The report, from consultants Ecotec, is highly critical of both the Liberal Democrats, which have held power for two years, and the Labour group, which used to control the council.
It says: 'Too often policy and behaviour are driven by a personal animosity between the Labour and Liberal Democrats that goes beyond politics.'
It calls on councillors to draw up an understanding between political groups to identify areas where they will work together and those where there are 'grounds for robust, legitimate political debate'.
It criticises pockets of poor management within the council and the legacy of a tightly controlled, centrally run authority, but it praises chief executive Alan Kilburn's modernisation plans and accepts the authority is more challenged than most.
'Oldham's task is doubly difficult, confronted as it is with a lack of social cohesion, a legacy of segregation and targeted by political extremists,' it says.
Mr Kilburn compared it to the report drawn up by retired civil servant David Ritchie following last year's riots in the town.
'We requested it and are working on its findings to prepare us for the more substantial Audit Commission inspection,' he said.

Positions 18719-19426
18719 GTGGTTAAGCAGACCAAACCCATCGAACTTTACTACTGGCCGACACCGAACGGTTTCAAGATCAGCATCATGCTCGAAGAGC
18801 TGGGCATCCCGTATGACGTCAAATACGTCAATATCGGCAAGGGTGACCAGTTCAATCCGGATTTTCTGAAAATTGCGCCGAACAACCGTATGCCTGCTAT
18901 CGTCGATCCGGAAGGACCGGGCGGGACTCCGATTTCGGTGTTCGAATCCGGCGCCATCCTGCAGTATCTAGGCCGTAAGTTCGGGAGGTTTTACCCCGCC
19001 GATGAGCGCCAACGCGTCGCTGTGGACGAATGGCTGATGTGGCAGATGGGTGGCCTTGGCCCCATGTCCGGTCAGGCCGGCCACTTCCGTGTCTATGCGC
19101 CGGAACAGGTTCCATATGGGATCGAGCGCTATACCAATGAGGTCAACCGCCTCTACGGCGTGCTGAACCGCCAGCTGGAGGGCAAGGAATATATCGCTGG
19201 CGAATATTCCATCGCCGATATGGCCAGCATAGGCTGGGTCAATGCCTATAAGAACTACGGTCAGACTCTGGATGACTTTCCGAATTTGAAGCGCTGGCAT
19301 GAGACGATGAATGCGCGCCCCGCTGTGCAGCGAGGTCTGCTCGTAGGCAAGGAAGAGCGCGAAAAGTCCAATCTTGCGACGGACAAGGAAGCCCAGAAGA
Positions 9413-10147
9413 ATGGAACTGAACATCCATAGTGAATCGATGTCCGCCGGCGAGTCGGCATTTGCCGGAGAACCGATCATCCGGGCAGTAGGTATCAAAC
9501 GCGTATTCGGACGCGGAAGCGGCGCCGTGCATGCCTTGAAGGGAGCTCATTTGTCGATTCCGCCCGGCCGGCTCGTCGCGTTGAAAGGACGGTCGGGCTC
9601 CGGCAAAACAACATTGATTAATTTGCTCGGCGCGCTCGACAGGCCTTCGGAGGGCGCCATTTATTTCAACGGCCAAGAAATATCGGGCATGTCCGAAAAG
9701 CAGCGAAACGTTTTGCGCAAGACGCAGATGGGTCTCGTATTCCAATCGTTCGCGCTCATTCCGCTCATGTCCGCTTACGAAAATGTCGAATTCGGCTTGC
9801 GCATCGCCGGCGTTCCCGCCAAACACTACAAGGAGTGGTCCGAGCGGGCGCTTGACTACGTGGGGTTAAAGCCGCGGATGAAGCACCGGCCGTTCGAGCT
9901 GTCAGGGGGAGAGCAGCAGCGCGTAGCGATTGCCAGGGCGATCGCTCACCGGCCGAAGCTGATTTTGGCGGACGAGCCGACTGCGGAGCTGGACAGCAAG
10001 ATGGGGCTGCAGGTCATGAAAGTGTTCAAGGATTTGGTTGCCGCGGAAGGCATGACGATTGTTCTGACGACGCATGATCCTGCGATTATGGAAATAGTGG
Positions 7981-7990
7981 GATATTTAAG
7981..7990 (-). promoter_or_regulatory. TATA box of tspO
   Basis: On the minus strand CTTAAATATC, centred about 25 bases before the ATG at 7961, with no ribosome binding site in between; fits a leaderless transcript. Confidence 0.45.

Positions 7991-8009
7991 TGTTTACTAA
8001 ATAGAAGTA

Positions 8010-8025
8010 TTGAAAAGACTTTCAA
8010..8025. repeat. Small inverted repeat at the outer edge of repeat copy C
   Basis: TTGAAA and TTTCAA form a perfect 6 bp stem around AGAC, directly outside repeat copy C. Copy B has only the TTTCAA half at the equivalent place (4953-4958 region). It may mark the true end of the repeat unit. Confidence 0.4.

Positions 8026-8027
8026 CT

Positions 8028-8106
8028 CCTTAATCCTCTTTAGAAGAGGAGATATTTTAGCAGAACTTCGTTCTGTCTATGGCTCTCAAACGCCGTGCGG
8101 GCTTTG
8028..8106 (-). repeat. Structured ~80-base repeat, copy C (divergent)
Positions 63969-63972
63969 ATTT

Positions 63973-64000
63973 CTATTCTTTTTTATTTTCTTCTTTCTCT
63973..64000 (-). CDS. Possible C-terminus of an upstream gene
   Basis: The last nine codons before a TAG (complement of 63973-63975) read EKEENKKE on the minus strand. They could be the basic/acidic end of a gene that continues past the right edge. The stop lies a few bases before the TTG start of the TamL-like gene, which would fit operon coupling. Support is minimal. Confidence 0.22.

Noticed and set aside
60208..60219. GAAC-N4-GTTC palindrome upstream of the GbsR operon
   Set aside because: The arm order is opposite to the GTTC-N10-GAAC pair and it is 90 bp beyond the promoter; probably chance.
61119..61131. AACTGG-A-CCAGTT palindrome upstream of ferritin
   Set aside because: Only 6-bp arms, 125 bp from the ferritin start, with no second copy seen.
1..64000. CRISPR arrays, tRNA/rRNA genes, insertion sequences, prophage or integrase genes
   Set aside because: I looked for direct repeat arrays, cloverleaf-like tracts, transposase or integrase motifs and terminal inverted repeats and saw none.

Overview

'We asked Ecotec to use Audit Commission methods and not to pull any punches. They have told us where we are strong and where we are weak.
'It raises issues of whether party politics have got in the way of decision making, but one member's consultation is someone else's delay.'
Senior officers and senior councillors have discussed the report, which is now being circulated to all councillors.
This report follows an earlier investigation by consultants KPMG into how regeneration programmes were performing in Bradford, which was also badly affected by social unrest last year.
In the report, commissioned by regional development agency Yorkshire Forward, KPMG said it had found regeneration programmes and partnerships were seriously hampered by party political tensions, especially those between the council and the local regeneration partnerships.
It said the they were 'overly political' and were severely hindering progress and the injection of new life into those areas of the city with a depressed economy.
The Audit Commission's corporate governance inspection report into Oldham is due to be published in July.